It’s okay to fail. Don’t plan ahead too much, nor carve your future in stone. Say yes to new experiences, and don’t be afraid to start over.
That was some of the wisdom imparted by actor Jason Kravits to the 2018 graduating class of Colonel Zadok Magruder High School at its June 1st graduation at DAR Constitution Hall in Washington, D.C.
Kravits, a Rockville native and 1985 Magruder graduate, has appeared on television on “Law & Order: Special Victims Unit,” “Everybody Loves Raymond,” and “Gilmore Girls” and on Broadway in “The Drowsy Chaperone.”
While, by many standards, including his own, Kravits is a success, he told the students his career has been “a circuitous mish-mash of high and lows” with “ups, downs, disappointments, and unbridled joy.”
But, he told the seniors, he took risks and viewed each failure as a teaching moment.
“You are going to fail. It’s true, and it’s not a bad thing,” Kravits said. “For every role you see me on TV, there are nine I did not get.”
Each rejection “was an opportunity to look at myself. It taught me what I was made of,” he said.
“So, I hope you fail, early and often. It’s very useful,” he said, advising the graduates not to waste time whining when things don’t work out.
Many in the audience don’t have long-term plans as high-school graduates beyond partying at the beach this weekend, he said. But that’s OK, because those with specific plans and those without, will all see those dreams change.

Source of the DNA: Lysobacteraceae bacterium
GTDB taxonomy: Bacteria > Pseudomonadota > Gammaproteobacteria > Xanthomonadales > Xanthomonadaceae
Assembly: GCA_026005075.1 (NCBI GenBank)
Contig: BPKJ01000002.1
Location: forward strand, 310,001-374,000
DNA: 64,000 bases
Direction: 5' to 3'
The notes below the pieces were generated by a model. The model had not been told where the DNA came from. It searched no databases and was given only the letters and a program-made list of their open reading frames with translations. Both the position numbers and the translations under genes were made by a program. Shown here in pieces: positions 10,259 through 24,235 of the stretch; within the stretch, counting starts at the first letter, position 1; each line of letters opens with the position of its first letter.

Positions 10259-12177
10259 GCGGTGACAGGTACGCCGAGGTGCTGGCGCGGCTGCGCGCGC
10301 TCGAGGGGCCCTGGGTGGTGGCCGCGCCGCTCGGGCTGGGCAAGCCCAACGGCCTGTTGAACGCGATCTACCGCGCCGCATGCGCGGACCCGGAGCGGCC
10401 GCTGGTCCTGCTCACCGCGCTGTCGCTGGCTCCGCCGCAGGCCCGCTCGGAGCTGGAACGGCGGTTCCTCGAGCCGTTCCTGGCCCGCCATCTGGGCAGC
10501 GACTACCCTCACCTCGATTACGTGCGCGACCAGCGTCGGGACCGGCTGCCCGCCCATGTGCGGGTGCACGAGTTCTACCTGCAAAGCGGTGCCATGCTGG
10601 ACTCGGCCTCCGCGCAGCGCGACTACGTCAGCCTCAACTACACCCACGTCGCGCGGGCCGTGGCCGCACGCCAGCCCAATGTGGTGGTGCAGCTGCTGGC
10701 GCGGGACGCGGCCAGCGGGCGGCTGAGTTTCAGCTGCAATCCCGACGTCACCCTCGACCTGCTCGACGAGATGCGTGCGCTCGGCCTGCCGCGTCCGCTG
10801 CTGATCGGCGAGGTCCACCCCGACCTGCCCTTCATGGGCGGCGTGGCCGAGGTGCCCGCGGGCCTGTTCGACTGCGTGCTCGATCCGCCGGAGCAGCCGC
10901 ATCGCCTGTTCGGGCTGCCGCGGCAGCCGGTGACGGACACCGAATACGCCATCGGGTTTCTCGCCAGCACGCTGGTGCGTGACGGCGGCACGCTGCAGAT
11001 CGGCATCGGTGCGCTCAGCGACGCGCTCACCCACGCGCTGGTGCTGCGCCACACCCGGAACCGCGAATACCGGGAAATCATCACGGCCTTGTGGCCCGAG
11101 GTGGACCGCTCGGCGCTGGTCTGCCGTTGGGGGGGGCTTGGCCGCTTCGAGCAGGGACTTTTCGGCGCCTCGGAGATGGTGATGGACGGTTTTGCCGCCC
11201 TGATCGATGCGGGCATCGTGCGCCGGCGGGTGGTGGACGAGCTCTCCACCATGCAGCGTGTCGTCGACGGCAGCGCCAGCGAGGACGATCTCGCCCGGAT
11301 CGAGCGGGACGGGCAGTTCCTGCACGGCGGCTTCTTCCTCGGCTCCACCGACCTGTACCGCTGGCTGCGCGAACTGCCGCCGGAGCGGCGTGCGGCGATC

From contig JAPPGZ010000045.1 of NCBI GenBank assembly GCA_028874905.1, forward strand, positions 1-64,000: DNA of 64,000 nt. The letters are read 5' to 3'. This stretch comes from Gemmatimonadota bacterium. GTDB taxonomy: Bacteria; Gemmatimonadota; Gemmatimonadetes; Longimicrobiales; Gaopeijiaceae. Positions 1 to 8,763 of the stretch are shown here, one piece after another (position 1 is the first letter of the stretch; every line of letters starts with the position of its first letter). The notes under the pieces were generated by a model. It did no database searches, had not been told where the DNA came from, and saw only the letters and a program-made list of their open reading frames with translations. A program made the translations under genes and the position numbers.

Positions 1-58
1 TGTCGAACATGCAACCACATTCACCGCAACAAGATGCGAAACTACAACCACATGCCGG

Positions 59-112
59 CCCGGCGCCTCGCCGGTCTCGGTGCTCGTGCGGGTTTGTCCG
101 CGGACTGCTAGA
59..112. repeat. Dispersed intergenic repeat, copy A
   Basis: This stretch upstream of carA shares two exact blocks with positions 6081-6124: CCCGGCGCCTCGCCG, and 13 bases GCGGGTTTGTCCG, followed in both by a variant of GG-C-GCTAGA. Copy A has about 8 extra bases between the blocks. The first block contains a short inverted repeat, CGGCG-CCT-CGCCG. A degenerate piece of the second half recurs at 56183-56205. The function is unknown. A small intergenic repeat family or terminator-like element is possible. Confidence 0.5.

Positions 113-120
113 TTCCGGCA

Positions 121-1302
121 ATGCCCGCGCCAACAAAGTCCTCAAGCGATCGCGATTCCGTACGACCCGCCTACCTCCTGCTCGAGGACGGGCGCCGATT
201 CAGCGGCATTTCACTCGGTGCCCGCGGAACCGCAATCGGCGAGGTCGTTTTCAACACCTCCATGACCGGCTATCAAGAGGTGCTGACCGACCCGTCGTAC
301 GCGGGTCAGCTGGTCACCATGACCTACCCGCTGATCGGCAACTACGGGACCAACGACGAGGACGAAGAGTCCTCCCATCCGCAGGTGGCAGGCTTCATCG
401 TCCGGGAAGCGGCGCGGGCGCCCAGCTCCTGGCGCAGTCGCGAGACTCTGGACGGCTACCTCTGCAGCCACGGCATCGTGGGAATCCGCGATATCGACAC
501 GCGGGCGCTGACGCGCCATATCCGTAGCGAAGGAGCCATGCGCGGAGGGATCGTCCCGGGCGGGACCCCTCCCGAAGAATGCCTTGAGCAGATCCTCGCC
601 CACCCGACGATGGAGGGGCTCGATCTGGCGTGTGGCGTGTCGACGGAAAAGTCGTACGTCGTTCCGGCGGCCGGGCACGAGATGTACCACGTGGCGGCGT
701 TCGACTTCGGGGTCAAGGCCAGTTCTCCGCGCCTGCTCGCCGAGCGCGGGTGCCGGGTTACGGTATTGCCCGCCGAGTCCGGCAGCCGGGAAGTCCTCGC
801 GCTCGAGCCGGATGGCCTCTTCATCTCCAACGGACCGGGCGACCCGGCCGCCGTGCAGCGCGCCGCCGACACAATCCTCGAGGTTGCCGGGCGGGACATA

He encouraged the students not to plan their futures too stringently. Instead, he said, “Focus on the task at hand. Work with one brick and then another. Don’t focus on [erecting] the whole cathedral.”
He also urged the graduates not to label themselves, by their career, their religion, or the people they associate with. “These are just roles we play in the movie of our life,” he said. “They are just labels. They are not you.”
Instead, he suggested, “Take time to be undefined by anyone, including yourself.”
If you must start over, that’s OK, Kravits said. “You can change your mind, despite what you heard.”
It’s important to remember, Kravits said. “You are the main character in your own play. Rewrite it as many times as you want.”
But he also advised the students not to walk away from every bad job, relationship, or marriage because things aren’t going as planned.
“Don’t walk out in the middle of a play,” Kravits said. “When times are tough, stay on the stage. Eventually, the scene will change.”
The world is different than when he graduated more than three decades ago, he said, specifically pointing to the lack of corn fields in every direction around Magruder High School when he graduated. Back then, he said, MTV and Pac-Man were popular.
But some things haven’t changed, Kravits joked. “I had to pull an all-nighter” to write this commencement speech, although he was given four months to come up with it.
The graduation ceremony also featured a clarinet solo and a few short speeches by several students, including Class President Lucy Webster, who declared: “The stress, workload, lack of sleep, and frustration were definitely worth it.”
And now, she said, “It’s time to write our own goals.”
Before handing out diplomas, Principal Leroy Evans addressed the students, stating that he never had had a graduating class “with as many collective talents, achievements” and commitment to public service.
He urged the students to embrace challenge and opportunity and to make a difference.
Use both hands, “one for helping yourself and one for helping others,” he said, adding, “Accept the challenge of uncertainty.”